AI data specialist StageZero’s report “AI Adoption in Europe 2022: How high performers generate value” provides clear insights into how businesses across European industries are adopting AI. 

The findings focus on how companies in Europe develop AI solutions, how they obtain training data, what high-performing companies are doing differently to generate value, and how they overcome challenges along the way. The survey interrogates data science and machine learning leads, engineers, and decision-makers across multiple industries and functions. 

The report shines an optimistic light on AI implementation with the majority of companies enjoying strong value returns from their AI projects. Companies are increasing their investments in AI and launching more projects, signaling a maturing industry.

StageZero also reports what the high-performing companies do differently to stay ahead: most significantly, they collaborate more frequently with partners to source and annotate training data.  Rarely is that handled in-house. Their principal focus is on cost-savings and internal process efficiency. And they are pumping resources into MLOps, fine-tuning their models once deployed.

The full report is available for download here.

Challenges in AI adoption

StageZero identifies three main challenges that face companies that want to innovate within AI: data scarcity, data quality, and regulatory compliance. A lack of data, especially quality data, stands out as the most significant issue in developing successful AI models.

The report explains why companies would develop more AI solutions if data-sourcing challenges were solved. Companies realize that data quality and quantity are key to innovation… and innovation means enhanced competitivity. But data is an issue.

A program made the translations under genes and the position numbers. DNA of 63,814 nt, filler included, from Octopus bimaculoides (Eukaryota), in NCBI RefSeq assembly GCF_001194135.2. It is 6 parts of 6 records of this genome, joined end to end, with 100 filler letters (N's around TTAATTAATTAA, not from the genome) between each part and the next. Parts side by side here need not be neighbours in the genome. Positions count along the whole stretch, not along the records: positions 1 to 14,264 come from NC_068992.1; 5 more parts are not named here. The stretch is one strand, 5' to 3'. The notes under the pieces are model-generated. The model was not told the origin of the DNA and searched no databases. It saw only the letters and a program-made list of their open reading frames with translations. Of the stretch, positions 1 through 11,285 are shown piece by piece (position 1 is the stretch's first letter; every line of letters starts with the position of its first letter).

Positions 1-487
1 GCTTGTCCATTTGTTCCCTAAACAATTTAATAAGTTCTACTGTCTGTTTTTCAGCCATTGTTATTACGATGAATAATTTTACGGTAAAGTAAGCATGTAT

While data appears to be abundant, companies need enriched training data sets with high-quality annotations in order to deliver the desired results – not as easy as it might sound.  Even the high performers are still struggling to resolve this, but working with partners seems to be a suitable solution.

Finally, regulatory compliance is considered a top challenge to AI adoption across different markets. This is expected to become tougher over time as AI becomes increasingly regulated across the board.

Who leads AI implementation?

The report identifies companies that are ahead of competitors, how they behave, and how they generate value from AI. 

The report defines high performers based on how the companies themselves assess their AI efforts. The respondents were asked to rank their AI and machine learning efforts compared to their competitors. Almost half (43%) see themselves as ahead of the competition, whereas 32% position themselves as roughly the same as their competitors, and 24% think they lag (Chart 16). StageZero considers 43% as high performers. Company size was unrelated to performance.  

AI development stage

The companies most likely to succeed in AI development are already well underway with their machine learning operations. High performers prioritize AI and regard it as critical. None of the companies that are ahead of competitors are still in the early AI development stages (Chart 17), indicating that high performers are more likely to be scaled up – or they’re already at full speed and have MLOps running as standard.


High performers have a more centralized AI and ML approach, or work in a hybrid setup. 50% of leaders are working in a hybrid setup, 31% in a centralized setup, and 6% in a mostly centralized setup (Chart 19). StageZero reports that 44% of companies behind the competition are decentralized or mostly decentralized. This indicates that AI project success is tied to a dedicated strategic focus on AI, including centralized decision-making and budgeting.

Companies ahead of the competition work in a centralized or hybrid AI/ML setup.